Saturday, July 30, 2005

How to manage your manager

We all have one and like it or not, we do make fun of them behind their backs or at the very least disagree or assume that they are totally incompetent. The truth is far from that for as a manager, I do understand some of the sentiments. I have always taken the stance that "treat your employees the way that you would want to be treated" and that "a manager works for the team not the other way around". In other words, the role of the manager is to remove any obstacles that is preventing the employees from fulfilling and delivering on their work.

Here then is a list of Do's and Don'ts on building a good relationship with your manager.

Don'ts
1. Don't tell your manager to go RTFM.
I actually had an employee who told me that after I enquired about the steps that he needed to go through to install and create an Oracle database. What I would expect from the employee is his/her justification on why he would need two weeks to install and create an Oracle database. Needless to say, there were no good justification and if I could, said employee will be on the dole line but alas, other factors comes into play especially when you are managing in a unionized environment.

2. Don't run to your manager with problems
Although I see my role as a problem solver for the team, it is imperative that the employee has actually think the problem through and has come up with a few potential resolutions. My role then is assist in picking the right solution or to offer alternatives. This is a great way to develop and encourage your employees to be self-reliant.

3. Don't tell your manager that you are taking time off just 15 minutes before you leave for the day.
Unless it is an emergency, this is no way to leave your manager in a situation. Basically, you are telling your manager that you don't need his/her approval and tough luck if the request causes problems (it's not yours)! Well, as a manager, you would like to be able to plan and having your employees leaving you in the lurch and thereby forcing you to scramble to deal with the situation is not the best way to help your manager.

4. Don't surprise your manager.
Surprises are not good unless it's the birthday kind. Always keep your manager informed of progress. This can be done via an email or in person and should not be skipped especially if you are working on a problem.

5. Don't be afraid to admit that you don't know.
If something new came up that you have not come across before, don't be afraid to say that you don't know. The trick is to follow up and get back to your manager about it. I would prefer an employee who is willing to admit that s/he doesn't know but will follow up with research than someone who pretends to know.

6. Do not lie.
This is a CLM (Carerr Limiting Move). Not being truthful is probably the worst thing that you can do as it has a way of making a bad situation worse. Besides, if you are willing to lie, then what else are you willing to do?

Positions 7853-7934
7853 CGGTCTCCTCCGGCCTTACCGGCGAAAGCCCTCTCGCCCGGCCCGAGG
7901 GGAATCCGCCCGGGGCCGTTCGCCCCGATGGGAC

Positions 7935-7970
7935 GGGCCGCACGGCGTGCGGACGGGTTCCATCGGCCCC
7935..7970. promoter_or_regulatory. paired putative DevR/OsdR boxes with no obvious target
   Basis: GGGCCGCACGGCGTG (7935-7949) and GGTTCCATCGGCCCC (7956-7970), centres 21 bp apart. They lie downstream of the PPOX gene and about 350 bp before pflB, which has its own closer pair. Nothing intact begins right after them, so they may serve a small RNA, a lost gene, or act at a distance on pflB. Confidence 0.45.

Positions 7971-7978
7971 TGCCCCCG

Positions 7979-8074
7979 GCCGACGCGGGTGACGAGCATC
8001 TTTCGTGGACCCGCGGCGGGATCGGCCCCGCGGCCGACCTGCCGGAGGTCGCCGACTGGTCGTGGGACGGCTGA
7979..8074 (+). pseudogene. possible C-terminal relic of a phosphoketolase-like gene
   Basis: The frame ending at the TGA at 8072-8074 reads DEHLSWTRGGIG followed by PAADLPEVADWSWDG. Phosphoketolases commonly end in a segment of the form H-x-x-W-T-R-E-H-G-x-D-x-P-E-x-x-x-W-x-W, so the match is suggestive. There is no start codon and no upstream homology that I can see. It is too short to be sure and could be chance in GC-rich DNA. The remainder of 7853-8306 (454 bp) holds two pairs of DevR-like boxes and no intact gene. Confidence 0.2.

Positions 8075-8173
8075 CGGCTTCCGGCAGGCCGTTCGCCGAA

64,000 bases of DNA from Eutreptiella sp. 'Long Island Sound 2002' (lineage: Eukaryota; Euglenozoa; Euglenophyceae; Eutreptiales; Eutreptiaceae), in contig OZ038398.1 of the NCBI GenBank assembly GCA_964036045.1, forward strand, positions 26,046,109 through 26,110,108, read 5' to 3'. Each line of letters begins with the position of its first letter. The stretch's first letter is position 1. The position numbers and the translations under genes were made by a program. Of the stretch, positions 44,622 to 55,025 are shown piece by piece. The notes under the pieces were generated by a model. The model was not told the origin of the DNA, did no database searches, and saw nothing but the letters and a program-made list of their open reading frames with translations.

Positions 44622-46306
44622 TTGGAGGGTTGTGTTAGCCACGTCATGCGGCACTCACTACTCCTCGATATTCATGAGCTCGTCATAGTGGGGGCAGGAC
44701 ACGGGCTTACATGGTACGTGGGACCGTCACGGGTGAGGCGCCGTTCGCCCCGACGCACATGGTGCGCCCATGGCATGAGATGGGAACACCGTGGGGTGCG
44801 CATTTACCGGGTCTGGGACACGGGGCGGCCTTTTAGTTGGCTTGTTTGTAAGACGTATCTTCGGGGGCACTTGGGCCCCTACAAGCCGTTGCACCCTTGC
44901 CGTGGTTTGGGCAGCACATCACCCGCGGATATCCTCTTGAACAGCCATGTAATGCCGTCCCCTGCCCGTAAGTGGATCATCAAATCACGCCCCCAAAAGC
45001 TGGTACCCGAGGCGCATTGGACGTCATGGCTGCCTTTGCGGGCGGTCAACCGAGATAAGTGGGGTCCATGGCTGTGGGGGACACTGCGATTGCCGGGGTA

Do's
1. Do help your manager be successful.
Being a team player and willing to help ensure that the team is successful will ensure that your contributions will not be forgotten after all who wouldn't want to surround themselves with folks who are willing to ensure success.

2. Do tell your manager when s/he is wrong.
Be willing to tell your manager when s/he is about to make a mistake. Obviously you need to do it tactfully and also provide the reason why. The worst that may happen is that your manager will ignore your advice. There is no point in rubbing your manager's nose in it. People do make mistakes and it's telling how you recover from your mistakes.

3. Do let your manager know of problems and potential solutions.
This is the same as "Don't run to your manager with problems" as it reinforces the need to inform your manager of problems and that you have things under control.

Obviously the list is by no means exhaustive and it is a start. I would be interested to hear from others.

Note: I was supposed to post this a few months ago but never did get around to actually getting my thoughts down until now.

4 comments:

Anonymous said...

"2. Don't run to your manager with problems"
"3. Do let your manager know of problems and potential solutions."

Not sure about (2). If you have problems and can't come up with solutions, then the manager still needs to know, especially when they are 'people problems' rather than 'technical problems'.

Peter K said...

Read the rest of #2.

I said that it is imperative that the employee has actually think the problem through and has come up with a few potential resolutions.

You definitely do not want your employees to be running to you at the first sight of trouble. The intent is to encourage the employee to come up with their own solutions (rightly or wrongly) otherwise, you are not helping them develop beside if you ended having to resolve all problems, you will not have the time to do the stuff that you are suppose to do. :D

David Aldridge said...

Nice article, Pete.

I don't have an elegant way of phrasing this, but one factor that has always seemed to me to be a quality of the best manager/employee teams is that of shared responsibility. It works both ways of course -- when employees give a manager an expected completion date then they accept responsibility for it, and managers accept responsibility for supporting the employees in reaching it.

One of the symptoms of a rotten team is of course the opposite -- employees who throw out a date then complain about being expected to meet it, or managers who dump a load of unexpected work on them and make the deadline too tough to meet.

Robert Vollman said...

It is impossible to look good when your manager looks bad. It's been tried, over and over again. Never works.